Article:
Orlando's haunted amusements are again awash in virtual victims of violence: psycho-stabbing victims, chainsaw-massacre victims, zombie-virus victims, etc. etc. But truly, the most tragic victims are the type that popular Halloween events risk turning into – victims of their own success.
I began attending Universal Orlando's Halloween Horror Nights in 1996, and until 2015 I hadn't missed an opening weekend in almost a decade; to say I was a hard-core HHN fan would be an understatement. Over recent years, I've been spoiled by VIP media tours and Frequent Fear Plus with Express seasonal passes, which allowed me to admire the artistry behind the anarchy while insulating me from the insane overcrowding that ordinary guests experience. But for the 25th edition of Halloween Horror Nights, I confronted the scariest challenge of all: experiencing as much of HHN as I could in a single night, sans early access or line-skipping privileges, as the majority of ticket-buyers must.
Once upon a time, you could count on certain HHN event nights – say, the first Sunday in October – to be slow enough to have some elbow room. I knew those days were gone for good when I entered the park shortly after the gates opened, even before the official start time, and saw the queue for the closest maze was already nearly an hour long. The second clue was a quickly announced 2 a.m. extension, hours once reserved for busy weekends – so much for "off-peak" evenings.
By hustling ahead of the rapidly surging crowd, I squeezed in three mazes within the first two hours; once wait times for the popular haunts hit 100 minutes, I retreated to Diagon Alley (Blishen's Fire Whisky and short waits for Gringotts are a dangerous combination), the scarezones (I loved the vignettes re-creating past Icons' advertisements) and the shows. This year's Bill & Ted satire has some of the sharpest barbs yet from writer-director Jason Horne, aimed not only at Mickey but Universal itself. It's outdone by The Carnage Returns, a cirque du sangre of gory illusions and gyrating aerial acrobatics; star turns from James Keaton as killer clown Jack Schmidt and Erin Nicole Cline as harlequin henchgal Chance elevate this assault on good taste to among Universal's best-ever entertainments.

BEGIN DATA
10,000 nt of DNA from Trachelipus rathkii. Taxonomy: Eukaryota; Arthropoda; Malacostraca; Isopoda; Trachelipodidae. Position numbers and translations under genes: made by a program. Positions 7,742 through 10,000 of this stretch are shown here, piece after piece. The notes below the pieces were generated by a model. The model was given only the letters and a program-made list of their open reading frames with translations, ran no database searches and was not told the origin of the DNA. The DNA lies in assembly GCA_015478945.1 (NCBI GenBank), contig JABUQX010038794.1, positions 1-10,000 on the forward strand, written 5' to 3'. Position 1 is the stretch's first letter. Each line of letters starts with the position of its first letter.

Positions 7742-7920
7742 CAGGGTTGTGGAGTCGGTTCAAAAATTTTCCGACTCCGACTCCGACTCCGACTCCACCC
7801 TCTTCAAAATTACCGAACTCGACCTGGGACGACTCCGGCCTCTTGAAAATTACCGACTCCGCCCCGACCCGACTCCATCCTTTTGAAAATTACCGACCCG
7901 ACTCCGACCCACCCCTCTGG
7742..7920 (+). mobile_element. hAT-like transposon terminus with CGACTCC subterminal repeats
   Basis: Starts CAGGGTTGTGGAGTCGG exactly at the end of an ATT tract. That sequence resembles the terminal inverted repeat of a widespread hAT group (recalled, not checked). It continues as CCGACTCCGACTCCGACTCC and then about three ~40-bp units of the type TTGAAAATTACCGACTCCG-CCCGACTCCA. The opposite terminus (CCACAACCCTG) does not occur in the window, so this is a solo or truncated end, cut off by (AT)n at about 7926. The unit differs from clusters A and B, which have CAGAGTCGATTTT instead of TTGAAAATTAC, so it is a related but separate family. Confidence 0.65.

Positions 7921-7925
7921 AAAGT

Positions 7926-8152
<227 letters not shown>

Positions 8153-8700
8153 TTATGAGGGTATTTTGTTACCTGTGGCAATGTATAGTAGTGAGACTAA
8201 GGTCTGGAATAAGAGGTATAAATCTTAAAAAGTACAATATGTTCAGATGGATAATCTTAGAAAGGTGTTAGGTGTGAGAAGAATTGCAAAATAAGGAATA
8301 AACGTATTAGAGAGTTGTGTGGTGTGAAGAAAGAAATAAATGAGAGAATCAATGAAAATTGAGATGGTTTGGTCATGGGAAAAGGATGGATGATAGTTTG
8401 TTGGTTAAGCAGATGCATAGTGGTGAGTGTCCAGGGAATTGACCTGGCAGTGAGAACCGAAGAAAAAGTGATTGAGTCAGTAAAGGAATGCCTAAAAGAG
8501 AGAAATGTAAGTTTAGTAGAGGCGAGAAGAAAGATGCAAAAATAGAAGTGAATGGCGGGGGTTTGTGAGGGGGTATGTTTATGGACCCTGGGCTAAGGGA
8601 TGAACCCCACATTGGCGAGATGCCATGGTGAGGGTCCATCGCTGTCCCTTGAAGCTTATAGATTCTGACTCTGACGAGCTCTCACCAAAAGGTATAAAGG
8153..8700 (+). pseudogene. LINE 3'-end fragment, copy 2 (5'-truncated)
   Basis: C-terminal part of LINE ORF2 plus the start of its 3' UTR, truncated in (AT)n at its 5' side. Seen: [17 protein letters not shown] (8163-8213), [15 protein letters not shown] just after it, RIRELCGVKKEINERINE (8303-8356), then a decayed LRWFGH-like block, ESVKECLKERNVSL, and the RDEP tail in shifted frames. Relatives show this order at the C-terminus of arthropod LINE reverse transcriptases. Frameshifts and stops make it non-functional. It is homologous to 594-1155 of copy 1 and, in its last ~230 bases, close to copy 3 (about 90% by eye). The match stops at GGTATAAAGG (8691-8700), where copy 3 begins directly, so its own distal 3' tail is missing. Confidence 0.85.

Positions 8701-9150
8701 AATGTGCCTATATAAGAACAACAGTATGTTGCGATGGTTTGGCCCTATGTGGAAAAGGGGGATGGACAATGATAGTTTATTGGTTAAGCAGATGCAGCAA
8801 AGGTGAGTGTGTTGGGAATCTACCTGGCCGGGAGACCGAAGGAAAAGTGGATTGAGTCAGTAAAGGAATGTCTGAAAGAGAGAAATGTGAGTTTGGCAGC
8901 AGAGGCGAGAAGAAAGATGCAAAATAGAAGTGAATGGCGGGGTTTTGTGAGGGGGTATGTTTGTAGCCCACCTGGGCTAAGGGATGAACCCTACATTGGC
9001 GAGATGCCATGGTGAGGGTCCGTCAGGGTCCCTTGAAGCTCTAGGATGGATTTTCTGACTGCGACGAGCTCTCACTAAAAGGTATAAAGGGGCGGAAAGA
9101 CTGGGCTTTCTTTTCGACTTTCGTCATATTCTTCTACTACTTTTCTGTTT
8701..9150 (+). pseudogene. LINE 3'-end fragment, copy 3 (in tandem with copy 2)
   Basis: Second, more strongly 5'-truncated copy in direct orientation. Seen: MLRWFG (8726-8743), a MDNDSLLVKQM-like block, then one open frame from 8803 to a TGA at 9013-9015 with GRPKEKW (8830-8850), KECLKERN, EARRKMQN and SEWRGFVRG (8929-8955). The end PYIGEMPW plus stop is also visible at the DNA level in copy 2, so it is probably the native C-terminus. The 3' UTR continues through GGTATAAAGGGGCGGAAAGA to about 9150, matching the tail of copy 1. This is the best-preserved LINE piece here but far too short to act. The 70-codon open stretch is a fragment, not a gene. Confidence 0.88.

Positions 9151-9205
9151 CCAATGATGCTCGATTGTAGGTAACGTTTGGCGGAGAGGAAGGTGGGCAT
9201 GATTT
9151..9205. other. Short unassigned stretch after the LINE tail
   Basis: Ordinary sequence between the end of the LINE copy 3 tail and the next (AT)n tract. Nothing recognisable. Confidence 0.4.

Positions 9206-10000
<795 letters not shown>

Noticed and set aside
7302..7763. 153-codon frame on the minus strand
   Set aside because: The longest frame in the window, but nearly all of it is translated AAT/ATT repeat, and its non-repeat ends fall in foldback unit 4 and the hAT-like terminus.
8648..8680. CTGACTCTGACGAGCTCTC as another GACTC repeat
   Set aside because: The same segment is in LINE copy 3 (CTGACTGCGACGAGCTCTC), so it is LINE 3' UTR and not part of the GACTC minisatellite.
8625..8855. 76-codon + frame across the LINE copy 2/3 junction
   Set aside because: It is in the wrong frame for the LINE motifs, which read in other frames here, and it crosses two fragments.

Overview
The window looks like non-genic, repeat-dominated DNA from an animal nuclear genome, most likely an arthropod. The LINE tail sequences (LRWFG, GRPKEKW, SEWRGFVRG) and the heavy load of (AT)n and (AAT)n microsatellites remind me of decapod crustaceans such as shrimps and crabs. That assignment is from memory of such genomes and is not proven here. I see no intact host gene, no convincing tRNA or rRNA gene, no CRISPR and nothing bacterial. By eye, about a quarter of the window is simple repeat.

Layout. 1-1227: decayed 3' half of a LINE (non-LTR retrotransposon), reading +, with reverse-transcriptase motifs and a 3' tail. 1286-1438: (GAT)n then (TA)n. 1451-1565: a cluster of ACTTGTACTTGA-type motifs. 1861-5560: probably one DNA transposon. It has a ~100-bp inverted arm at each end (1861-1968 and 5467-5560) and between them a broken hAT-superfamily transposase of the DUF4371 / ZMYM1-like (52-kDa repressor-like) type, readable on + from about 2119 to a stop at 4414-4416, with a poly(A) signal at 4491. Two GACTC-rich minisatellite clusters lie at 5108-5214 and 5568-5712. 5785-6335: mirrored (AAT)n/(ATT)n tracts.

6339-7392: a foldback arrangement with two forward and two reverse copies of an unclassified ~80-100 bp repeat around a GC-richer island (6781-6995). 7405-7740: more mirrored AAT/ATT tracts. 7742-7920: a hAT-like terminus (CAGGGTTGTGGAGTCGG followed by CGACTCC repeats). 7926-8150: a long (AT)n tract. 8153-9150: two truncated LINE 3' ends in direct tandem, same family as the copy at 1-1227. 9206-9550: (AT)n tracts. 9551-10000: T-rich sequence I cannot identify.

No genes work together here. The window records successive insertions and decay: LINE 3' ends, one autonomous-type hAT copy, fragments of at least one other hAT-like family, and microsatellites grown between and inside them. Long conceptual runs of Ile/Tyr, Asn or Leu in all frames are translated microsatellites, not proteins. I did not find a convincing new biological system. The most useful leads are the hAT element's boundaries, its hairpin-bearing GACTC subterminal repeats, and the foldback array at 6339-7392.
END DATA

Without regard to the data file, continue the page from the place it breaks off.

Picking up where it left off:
I explored more mazes as exhausted guests began exiting after midnight, eventually stepping into that first queue I saw just as the event ended, almost eight hours after I arrived. After a quarter-century of anticipation, the mazes themselves were a mixed bag, offering either exquisite theming or intense scares, but rarely an ideal balance of both. The bloody Body Collectors/Psychoscareapy mashup is one of my new all-time favorite mazes; the 25th anniversary house delivers fantastic fan service (though, sadly, no S.S. Frightanic tribute); and The Purge uses audience plants with audacious effectiveness, despite lackluster sets. But Freddy vs. Jason was a letdown, with cheesy corpse props and ill-conceived alternating endings, and The Walking Dead is by far the worst haunt yet under that franchise; the hyped "flooded" scene is simply a couple of kiddie wading pools.
In the end, I experienced only seven of the nine houses, walking 20,000 steps and standing in line a total of four hours for under 30 minutes of frights. Even with resident discounts of up to 50 percent, that's an untenable price-to-pain ratio. I know HHN is still a passion project for creative director Mike Aiello and his team, but it's high time the entertainment department that started HHN (saving USF from financial disaster in its first decade) retook the event's reins from Universal's marketing department, which has been the tail wagging this hellhound for far too long. Then force Uni's top execs to use the standby lines on a Saturday night, and I'd bet we'd finally see some genuine innovation in queue management and ticket structures before next Halloween rolls around.
If you want to see what personal passion freed from bureaucratic bungling can build, The Shallow Grave in Winter Haven equals or improves on HHN's houses in every area except expensive intellectual property. When Shallow Grave started in 2013, I ballyhooed it as Central Florida's best-kept secret; word must be out, because they now need a paid parking lot across the street to handle the crowds. Even so, wait times for their two haunts barely hit a half-hour, and each is more than double the length of Universal's usual maze; at a quarter of HHN's gate price, it's a better value in time and money even taking into account the hourlong drive each way.
Both the original Haunted Hills house and ADHD (which debuted last year) have been tweaked with new terrifying twists, like an asylum scene and eerie oversized dolls. As before, these maniacs aren't shy about mauling you with an animatronic tentacle or grabbing your ankles as you flee. And effects Universal has deemed too tactile, like saturated shit scents and claustrophobic squeeze tunnels, are still ickily intact here. With plans to expand next season by 4,000 square feet, I only pray Shallow Grave doesn't fall prey to the success that has swallowed HHN.
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